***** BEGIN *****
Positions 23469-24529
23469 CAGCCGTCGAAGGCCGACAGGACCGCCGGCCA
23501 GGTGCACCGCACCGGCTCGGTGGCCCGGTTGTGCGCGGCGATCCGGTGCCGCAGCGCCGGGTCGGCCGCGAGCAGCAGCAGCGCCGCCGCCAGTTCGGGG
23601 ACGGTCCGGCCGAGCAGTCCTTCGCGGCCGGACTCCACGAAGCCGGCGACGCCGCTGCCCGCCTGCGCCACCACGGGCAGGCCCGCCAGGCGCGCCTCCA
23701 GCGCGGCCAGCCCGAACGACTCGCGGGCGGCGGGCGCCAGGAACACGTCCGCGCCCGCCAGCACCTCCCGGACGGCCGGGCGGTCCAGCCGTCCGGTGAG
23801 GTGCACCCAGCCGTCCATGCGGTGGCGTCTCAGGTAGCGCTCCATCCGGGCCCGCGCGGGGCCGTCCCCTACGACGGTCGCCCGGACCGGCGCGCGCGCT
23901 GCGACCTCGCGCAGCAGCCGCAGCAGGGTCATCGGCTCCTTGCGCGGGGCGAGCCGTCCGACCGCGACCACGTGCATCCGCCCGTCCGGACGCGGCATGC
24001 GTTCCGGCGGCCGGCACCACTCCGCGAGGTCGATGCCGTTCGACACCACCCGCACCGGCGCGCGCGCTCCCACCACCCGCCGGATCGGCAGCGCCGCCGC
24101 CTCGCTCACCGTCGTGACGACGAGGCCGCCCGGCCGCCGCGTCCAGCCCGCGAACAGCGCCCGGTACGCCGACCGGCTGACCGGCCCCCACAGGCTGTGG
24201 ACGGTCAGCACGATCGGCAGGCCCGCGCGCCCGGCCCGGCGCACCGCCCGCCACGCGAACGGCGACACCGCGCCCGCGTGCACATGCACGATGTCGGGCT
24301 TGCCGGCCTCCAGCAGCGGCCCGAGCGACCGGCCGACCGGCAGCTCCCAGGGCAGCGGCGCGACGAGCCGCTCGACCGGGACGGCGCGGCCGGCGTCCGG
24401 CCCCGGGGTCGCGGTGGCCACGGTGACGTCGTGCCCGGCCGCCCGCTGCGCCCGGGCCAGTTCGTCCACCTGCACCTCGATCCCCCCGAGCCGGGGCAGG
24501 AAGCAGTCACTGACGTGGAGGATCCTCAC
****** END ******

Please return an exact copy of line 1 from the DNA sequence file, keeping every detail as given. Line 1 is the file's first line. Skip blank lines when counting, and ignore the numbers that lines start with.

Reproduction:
Positions 23469-24529